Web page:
I’ve been teaching trapeze for a decade and I can’t do this skill. I spent years feeling embarrassed and inadequate. I’ve had other teachers make snide comments about it. There was a brief moment in 2013 when I was able to accomplish this skill consistently. What changed? I stopped working on it every single day. Seriously, who has time. I gained 20-30lbs. I hurt my back, affecting my ability to compress. And my shoulders got a lot stronger and more stable, which made it harder to sink into scapular protraction. But you know, I’m still pretty good at teaching trapeze even if I can’t tuck under the bar.
So why does it matter?
And that’s really my whole point in bringing this up. Why does it matter if you or your students can tuck under the bar? Who decided that was the metric for proficiency? It is completely arbitrary! Yes, it’s a functional skill, and it should absolutely be taught to those who can accomplish it. But I can’t count the number of people who have come into my class or taken a lesson with me who confess shamefully “I really struggle with tucking under the bar”. Maybe they were held back a level at another school because of it. Or had an instructor force them to drill it over and over. Or just watched their classmates do it easily and felt embarrassed every time they went to scramble up the bar, without having been given an alternative method of mounting.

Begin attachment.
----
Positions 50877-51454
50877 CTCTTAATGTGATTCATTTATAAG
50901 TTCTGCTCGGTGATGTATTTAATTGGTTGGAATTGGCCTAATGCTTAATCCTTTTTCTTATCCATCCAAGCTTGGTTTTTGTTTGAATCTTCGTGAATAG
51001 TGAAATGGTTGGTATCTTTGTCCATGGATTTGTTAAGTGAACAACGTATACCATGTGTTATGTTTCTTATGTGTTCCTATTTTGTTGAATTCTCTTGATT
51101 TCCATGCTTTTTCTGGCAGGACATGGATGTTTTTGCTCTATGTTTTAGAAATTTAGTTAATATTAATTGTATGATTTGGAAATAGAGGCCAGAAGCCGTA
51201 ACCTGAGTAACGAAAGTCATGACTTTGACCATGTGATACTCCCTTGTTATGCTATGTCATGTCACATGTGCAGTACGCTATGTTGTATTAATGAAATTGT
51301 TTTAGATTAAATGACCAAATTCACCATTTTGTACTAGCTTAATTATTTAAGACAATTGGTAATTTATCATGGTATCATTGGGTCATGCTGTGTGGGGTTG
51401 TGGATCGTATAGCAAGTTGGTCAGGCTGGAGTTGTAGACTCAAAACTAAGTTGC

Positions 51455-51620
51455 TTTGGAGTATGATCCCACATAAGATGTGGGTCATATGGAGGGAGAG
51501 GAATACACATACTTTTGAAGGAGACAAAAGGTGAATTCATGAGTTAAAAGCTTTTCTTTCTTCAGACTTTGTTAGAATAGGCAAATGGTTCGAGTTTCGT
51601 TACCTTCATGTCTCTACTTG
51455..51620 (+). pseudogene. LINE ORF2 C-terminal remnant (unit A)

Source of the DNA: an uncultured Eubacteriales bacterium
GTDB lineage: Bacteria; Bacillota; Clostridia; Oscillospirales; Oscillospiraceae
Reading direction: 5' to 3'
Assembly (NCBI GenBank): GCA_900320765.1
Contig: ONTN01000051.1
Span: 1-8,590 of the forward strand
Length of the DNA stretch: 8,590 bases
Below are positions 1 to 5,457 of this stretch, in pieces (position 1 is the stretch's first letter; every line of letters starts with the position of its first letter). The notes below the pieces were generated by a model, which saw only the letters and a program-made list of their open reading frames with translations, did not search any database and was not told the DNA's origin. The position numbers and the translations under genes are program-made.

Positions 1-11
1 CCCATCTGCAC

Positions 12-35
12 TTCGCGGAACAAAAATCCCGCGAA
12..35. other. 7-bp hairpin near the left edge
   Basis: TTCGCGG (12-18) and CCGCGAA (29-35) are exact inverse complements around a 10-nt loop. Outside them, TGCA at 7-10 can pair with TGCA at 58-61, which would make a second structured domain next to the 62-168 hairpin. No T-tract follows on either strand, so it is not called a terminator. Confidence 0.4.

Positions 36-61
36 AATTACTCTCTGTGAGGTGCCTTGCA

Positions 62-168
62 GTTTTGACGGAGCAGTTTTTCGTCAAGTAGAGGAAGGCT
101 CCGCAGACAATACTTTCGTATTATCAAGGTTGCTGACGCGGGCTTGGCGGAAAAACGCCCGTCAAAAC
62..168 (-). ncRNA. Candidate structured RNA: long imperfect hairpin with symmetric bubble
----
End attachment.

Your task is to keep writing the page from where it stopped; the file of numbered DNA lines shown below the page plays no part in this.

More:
And that really sucks.
I teach circus because I want my students to feel empowered and successful. I want them to come to my class and work hard and go home feeling like they accomplished something. And I want to be able to give that success to everyone who comes into my class! That means that I have to be ready to adapt my teaching to accommodate whoever is in front of me, rather than trying to force them to accommodate what I teach.
So maybe that means not focusing on the tuck mount. So what? There are so many other ways to mount a trapeze! Need a new way? Make it up! Look at all these different ways I got on a trapeze today!
One of my favorite things about circus is the idea that there is room under the tent for everyone. But that means that we have to make room for everyone! As recreational circus arts increase in popularity, we’re going to get more and more students who are different shapes and sizes, and have different levels of ability. So make room for them!